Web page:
This last week, each of the boys was put in charge of planning, making and cleaning up a dinner. They perused the recipes here on the blog and their favorite cookbooks* for hours (not kidding) to plan the perfect meal with the full expectation that other than me hanging around to make sure no fingers got cut off, they had to be responsible start to finish for dinner.
The planning was elaborate and the results were fabulous.
Jackson went with Tortellini Alfredo (p. 60 from the Williams-Sonoma The Cookbook for Kids). For our family, he doubled the recipe (we used the tortellini from Costco and the simple sauce was from-scratch). Amazing! And seriously, this kid was so proud. He served it with simple roasted broccoli and apple slices.
Walker handled Tuesday night. He made zucchini cornbread (this standby recipe with a few adaptations; I’ll be posting it next week because it was incredible), BBQ baked beans from my old recipe binders, and a green salad.
He took the turkey bacon chopping duty very seriously (as in, he wouldn’t even turn to smile for the camera.
What a dinner! Walker wrote down the recipes in his journal that night so he could take them to college with him, which made me smile and sob all at the same time.
Cade snagged Wednesday night which turned into Thursday night because of a crazy Wednesday night (does that ever happen to anyone else?). He opted for Sweet and Sour Sausages (p. 108-09 of Paula Deen’s Cookbook for the Lunch-Box Set), thin mint truffles (just the ol’ Oreo truffles recipe that’s been around for generations but using up our Girl Scout cookies instead), baked potatoes and roasted beets. It was aggressive. But he worked it like a professional (along with his trusty sous chef) and dinner was delicious. He used chicken sausages from Trader Joe’s and all-natural (no HCFS) ketchup for the sauce.
I caught a minute or so of him dipping the truffles (all by himself!) on video thinking I’d post it to our family blog (grandma would be so proud) but Cade thought it would be fun to make his own cooking video so I clipped it into a 1-minute segment to post here, too. Again, his little assistant was sticking pretty close the whole time. Fairly impressive candy dipping skills for an 8-year old! And please ignore the disastrous kitchen and open pantry – talk about unfiltered real life here.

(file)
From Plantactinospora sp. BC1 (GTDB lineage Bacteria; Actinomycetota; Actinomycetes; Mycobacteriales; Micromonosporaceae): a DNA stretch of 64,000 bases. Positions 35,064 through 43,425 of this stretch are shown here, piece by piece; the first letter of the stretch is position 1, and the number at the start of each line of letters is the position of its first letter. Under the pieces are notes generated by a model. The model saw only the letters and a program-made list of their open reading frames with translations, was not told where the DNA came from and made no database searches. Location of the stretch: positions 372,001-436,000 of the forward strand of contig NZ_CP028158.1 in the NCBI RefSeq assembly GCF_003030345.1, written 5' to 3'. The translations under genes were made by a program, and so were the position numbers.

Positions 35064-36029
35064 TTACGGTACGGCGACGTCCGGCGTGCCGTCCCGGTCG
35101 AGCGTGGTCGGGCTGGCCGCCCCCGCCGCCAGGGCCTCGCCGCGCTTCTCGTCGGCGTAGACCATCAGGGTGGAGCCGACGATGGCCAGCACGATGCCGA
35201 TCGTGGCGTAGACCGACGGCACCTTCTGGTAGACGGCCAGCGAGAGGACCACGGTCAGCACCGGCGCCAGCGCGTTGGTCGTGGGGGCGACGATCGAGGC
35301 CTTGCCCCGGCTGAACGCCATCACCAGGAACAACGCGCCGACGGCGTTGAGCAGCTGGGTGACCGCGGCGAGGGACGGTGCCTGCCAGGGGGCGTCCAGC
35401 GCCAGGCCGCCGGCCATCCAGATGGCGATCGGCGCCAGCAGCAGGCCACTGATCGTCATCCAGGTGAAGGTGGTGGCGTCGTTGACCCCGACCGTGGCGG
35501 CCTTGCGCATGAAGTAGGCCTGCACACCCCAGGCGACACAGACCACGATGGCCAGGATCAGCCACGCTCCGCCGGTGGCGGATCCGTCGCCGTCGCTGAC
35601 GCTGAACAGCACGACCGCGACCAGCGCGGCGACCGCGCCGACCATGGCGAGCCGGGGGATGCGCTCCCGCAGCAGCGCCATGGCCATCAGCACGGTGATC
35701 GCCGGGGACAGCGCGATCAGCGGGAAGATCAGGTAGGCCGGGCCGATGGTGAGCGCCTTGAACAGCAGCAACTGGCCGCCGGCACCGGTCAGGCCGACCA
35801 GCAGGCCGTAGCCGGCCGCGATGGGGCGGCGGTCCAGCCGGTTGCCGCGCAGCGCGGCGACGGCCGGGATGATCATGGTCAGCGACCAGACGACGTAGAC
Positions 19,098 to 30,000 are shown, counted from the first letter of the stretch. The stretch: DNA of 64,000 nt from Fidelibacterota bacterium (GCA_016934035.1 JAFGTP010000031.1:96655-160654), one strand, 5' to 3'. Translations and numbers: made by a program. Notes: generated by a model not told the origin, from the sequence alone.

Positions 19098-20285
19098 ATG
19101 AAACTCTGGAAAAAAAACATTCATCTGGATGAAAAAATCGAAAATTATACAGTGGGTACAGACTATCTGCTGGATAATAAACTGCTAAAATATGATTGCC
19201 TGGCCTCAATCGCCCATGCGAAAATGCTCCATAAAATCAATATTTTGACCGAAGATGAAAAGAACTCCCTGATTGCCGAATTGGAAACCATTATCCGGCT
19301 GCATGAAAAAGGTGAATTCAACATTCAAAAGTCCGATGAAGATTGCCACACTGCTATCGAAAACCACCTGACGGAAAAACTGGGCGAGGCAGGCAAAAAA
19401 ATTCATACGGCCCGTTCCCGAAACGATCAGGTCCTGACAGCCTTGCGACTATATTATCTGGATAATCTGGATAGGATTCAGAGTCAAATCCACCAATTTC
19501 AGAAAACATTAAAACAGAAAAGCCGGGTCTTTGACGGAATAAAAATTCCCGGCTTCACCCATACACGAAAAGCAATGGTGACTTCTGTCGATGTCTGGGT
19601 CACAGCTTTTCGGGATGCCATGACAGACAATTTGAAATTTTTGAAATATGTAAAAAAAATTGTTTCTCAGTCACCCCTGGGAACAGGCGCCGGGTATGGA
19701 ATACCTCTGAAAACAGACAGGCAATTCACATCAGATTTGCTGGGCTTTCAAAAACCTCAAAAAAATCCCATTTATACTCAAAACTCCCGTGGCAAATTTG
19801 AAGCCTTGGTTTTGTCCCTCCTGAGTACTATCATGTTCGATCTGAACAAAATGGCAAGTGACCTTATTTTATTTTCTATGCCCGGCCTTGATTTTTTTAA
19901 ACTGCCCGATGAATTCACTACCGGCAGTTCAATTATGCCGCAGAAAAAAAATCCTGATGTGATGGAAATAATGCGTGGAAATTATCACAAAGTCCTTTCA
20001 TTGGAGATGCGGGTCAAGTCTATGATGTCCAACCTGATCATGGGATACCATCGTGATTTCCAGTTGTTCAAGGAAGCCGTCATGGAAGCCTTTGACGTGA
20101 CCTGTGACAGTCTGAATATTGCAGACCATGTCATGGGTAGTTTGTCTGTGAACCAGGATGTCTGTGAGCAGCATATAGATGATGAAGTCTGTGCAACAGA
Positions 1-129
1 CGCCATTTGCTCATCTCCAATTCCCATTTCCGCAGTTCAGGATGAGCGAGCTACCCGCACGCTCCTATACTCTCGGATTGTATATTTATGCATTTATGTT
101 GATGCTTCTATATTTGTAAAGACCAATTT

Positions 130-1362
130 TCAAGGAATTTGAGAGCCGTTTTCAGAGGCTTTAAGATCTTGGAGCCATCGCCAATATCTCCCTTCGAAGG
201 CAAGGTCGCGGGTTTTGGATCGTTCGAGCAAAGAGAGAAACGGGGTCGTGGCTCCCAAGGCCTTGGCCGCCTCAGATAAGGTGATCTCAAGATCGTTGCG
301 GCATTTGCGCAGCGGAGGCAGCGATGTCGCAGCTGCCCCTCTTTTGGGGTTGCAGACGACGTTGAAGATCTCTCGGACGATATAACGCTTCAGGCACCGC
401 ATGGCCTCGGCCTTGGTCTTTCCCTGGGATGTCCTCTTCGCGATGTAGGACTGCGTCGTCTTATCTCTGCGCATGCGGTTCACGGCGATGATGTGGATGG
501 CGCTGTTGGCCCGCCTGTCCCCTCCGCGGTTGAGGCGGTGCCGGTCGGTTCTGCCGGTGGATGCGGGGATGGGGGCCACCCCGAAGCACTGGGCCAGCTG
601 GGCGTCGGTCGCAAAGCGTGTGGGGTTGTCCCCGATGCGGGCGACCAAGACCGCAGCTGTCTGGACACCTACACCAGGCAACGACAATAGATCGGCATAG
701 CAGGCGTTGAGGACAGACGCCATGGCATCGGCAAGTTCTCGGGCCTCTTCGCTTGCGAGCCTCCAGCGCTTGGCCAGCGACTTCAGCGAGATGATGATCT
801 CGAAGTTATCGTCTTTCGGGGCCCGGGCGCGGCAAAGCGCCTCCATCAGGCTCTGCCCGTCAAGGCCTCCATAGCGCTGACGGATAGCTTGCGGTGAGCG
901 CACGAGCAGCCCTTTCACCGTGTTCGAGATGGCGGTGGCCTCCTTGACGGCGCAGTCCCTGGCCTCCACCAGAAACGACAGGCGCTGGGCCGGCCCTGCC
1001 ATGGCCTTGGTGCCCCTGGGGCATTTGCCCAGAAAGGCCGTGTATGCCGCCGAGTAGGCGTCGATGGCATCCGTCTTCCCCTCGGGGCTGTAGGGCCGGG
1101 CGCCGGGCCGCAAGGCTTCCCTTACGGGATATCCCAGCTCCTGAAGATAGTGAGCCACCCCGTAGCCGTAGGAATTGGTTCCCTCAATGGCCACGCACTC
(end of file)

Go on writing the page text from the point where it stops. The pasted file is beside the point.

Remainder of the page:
Ty’s well thought out dinner is getting pushed back to this coming Monday but he couldn’t be more excited to make Hawaiian Haystacks, breadsticks and roasted carrots (p.99 from Williams-Sonoma Fun Food).
I certainly don’t think kids need child-specific cookbooks to be able to cook (my kids can make most of the recipe I’ve posted here) but because the kids love to look through cookbooks of all sorts (color photos are really important especially for kids’ cookbooks in my opinion!), we’ve amassed a small collection of kid cookbooks.
Each of them have their high and low points but many of the recipes the boys have made are pretty tasty. Most of the books below (with the exception of a few of the Paula Deen recipes) don’t dumb-down the food (they use real ingredients without taking shortcuts with processed food yet the recipes are still very approachable and kid-friendly) and overall, I love having all these in our collection:
Williams-Sonoma Fun Food
Williams-Sonoma The Cookbook for Kids
Cooking Class: 57 Fun Recipes Kids Will Love to Make (and Eat!)
Paula Deen’s Cookbook for the Lunch-Box Set
I’ve posted more about cooking with kids here; lots of good details in the post and comment thread.
As for the cleaning up part, we still need to work on that a bit (Brian’s partly at fault for dragging the kids out after dinner to help pull up goat head weeds along our ditch line and work outside before bedtime so the dishes didn’t always get done by the responsible party). I think if given a choice, they’d rather have washed dishes than pull up weeds.